Replacing “Clamorous Discord” With Love and Mercy

In this past Sunday’s first reading, the prophet Habakkuk, who lived in a time of “strife” and “clamorous discord” (Hb. 1:3), cries out to God for assistance. God urges him to wait faithfully, for the “the rash one has no integrity; but the just one, because of his faith, shall live” (2:4).

In the heat of this election season—with its “clamorous discord” and “rash” words—Habakkuk’s plight takes on a new meaning. When inflammatory rhetoric, uncivil accusations, and personal attacks abound, the temptation can be to turn off the news, shut the newspaper, and ignore the Twitter feed for the next four weeks.

But Sunday’s Gospel challenges us. At the beginning of the Gospel reading, the apostles implore Jesus, “Increase our faith” (Lk. 17:5). They are responding to Jesus’ challenge in the verse prior: “If [your brother] wrongs you seven times in one day and returns seven times saying, ‘I am sorry,’ you should forgive him” (17:4).

How difficult the challenge of forgiveness sounds to them! Yet, Jesus responds to their request for increased faith: “If you have faith the size of a mustard seed, you would say to this mulberry tree, ‘Be uprooted and planted in the sea,’ and it would obey you” (17:6).

Clearly, prayer rooted in deep faith can make the impossible a reality.

We are called to bring this Gospel challenge to our current situation. At this long moment in our country when mercy, forgiveness, and love seem to be completely missing in the public square, we must utter the apostles’ prayer: “Increase our faith!”

When faced with the temptation to withdraw or disengage from public life, we must pray, “Increase our faith!”

When, in our conversations with others, we ourselves feel the urge to refuse to model the respect we want to see; or to attack the person instead of discussing the issue; or to use inflammatory language; we must call out, “Increase our faith!”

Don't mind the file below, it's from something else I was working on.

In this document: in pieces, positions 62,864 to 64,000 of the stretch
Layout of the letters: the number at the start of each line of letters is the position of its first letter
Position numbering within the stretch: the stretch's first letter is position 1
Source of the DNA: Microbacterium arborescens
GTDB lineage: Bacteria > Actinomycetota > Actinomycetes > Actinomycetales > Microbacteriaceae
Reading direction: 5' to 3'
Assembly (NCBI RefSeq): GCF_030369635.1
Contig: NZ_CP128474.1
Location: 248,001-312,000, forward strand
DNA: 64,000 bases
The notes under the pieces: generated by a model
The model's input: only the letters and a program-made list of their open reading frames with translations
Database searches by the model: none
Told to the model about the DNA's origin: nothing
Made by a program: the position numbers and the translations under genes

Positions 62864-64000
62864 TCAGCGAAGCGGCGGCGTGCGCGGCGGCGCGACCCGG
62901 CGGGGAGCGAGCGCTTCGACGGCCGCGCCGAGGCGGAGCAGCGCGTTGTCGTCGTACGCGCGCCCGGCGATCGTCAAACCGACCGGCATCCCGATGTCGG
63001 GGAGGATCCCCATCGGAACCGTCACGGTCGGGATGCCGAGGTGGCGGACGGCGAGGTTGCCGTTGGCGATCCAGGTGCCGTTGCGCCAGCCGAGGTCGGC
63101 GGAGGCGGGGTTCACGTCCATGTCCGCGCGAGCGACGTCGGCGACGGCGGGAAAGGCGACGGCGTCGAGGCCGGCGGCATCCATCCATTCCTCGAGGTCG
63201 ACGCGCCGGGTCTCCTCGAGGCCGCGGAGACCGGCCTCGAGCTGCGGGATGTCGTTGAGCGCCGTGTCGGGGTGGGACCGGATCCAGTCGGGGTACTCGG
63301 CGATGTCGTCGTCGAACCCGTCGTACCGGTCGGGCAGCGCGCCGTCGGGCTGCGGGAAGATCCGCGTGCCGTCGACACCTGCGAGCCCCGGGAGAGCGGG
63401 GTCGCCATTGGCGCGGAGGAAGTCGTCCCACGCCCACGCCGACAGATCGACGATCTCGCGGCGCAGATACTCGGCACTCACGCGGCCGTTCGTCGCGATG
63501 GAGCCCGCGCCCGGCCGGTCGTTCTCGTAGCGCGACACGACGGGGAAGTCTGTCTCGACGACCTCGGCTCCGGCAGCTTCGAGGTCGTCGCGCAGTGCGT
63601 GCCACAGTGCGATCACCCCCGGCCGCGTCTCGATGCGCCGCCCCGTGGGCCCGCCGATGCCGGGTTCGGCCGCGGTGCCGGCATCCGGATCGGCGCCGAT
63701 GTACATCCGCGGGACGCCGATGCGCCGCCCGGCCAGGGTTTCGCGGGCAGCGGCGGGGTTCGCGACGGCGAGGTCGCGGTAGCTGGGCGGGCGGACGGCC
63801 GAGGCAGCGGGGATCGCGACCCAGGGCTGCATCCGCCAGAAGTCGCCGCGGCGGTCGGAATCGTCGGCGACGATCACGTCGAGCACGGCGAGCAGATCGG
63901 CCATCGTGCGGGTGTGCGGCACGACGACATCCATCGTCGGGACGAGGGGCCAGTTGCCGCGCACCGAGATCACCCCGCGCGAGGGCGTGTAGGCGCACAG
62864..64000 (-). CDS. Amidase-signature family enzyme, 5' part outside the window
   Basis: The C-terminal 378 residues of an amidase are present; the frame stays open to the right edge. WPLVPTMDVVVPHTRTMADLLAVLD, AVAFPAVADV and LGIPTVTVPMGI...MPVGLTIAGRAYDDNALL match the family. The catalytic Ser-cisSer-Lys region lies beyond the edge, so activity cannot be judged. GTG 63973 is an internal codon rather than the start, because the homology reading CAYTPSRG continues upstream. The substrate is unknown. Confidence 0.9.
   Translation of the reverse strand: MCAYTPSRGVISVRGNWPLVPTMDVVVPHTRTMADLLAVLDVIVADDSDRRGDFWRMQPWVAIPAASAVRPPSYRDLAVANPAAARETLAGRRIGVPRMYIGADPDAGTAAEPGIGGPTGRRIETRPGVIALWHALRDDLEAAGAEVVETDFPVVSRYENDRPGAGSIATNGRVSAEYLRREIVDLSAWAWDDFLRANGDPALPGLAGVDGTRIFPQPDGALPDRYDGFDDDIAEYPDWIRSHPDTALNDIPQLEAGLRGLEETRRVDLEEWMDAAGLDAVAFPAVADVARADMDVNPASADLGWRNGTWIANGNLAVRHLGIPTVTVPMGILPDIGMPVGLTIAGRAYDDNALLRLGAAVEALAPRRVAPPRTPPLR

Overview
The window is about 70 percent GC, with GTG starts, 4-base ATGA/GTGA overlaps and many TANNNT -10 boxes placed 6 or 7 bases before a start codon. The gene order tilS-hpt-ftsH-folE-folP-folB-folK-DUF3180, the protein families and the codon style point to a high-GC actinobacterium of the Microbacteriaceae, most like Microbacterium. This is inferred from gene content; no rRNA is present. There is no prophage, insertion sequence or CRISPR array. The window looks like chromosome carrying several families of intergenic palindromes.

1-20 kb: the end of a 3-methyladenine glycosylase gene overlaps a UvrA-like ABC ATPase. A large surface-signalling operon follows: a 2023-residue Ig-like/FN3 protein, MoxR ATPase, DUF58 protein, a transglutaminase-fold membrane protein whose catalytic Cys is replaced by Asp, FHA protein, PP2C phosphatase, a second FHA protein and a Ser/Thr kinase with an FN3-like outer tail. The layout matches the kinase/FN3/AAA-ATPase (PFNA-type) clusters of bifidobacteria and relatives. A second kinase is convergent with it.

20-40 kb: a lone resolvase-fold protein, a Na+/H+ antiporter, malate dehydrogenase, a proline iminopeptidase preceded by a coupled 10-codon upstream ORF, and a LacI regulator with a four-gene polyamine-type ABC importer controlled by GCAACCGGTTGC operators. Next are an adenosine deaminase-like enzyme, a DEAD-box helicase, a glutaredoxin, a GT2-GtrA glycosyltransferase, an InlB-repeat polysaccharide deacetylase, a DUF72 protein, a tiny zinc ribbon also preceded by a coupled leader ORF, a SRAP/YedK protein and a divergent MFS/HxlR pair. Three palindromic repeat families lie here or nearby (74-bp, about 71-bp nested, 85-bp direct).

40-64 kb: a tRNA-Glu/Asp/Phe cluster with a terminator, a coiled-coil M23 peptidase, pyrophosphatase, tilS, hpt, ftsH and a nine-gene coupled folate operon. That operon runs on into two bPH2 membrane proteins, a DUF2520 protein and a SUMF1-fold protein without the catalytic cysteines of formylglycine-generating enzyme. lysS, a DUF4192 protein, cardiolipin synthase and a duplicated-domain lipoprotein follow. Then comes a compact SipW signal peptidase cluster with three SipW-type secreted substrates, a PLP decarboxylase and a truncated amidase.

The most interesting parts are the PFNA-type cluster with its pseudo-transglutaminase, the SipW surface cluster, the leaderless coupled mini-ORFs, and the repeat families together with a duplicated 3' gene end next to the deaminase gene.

As followers of Christ, we are called to think and act differently, approaching dialogue with a spirit of love and respect for the dignity of others. In Amoris Laetitia, Pope Francis offers these guidelines for dialogue within families. They would be truly transformational if applied in the public square as well.

In response to our cry, “Increase our faith!,” we must allow the Holy Spirit to guide us so that we may model love and mercy in our families, at our workplaces, and in the public square. We must also urge candidates and elected officials to engage in dialogue that is civil and respectful.

Civil dialogue means that when speaking with others with whom we disagree:

  • We should begin with respect.
  • We should decide neither to degrade the persons, characters, and reputations of others who hold different positions from our own, nor spread rumors, falsehoods, or half truths about them.
  • We should be careful about language we use, avoiding inflammatory words and rhetoric.
  • We should not assign motives to others. Instead, we should assume that our family members, friends, and colleagues are speaking in good faith, even if we disagree with them.
  • We should listen carefully and respectfully to other people.
  • We should remember that we are members of a community, and we should try to strengthen our sense of community through the love and care we show one another.
  • We should be people who express our thoughts, opinions, and positions—but always in love and truth.

 

If we can model Christ’s love in our civil dialogue, we can begin to change the negative climate in our country during this election season, and beyond.

Increase our faith!


Going Deeper

As an individual and as a family, reflect on Pope Francis’ guidelines on dialogue and consider how you can put them into practice in your own conversations.

Encourage civil dialogue in your parish. Include the civil dialogue insert in your bulletins in English and Spanish.

Show the video reflections by Cardinal Wuerl and by Franciscan Media on civil dialogue at the end of Mass, in a place where parishioners gather, or as part of scheduled parish events

Being “Sheep” Who Hear Jesus’ Voice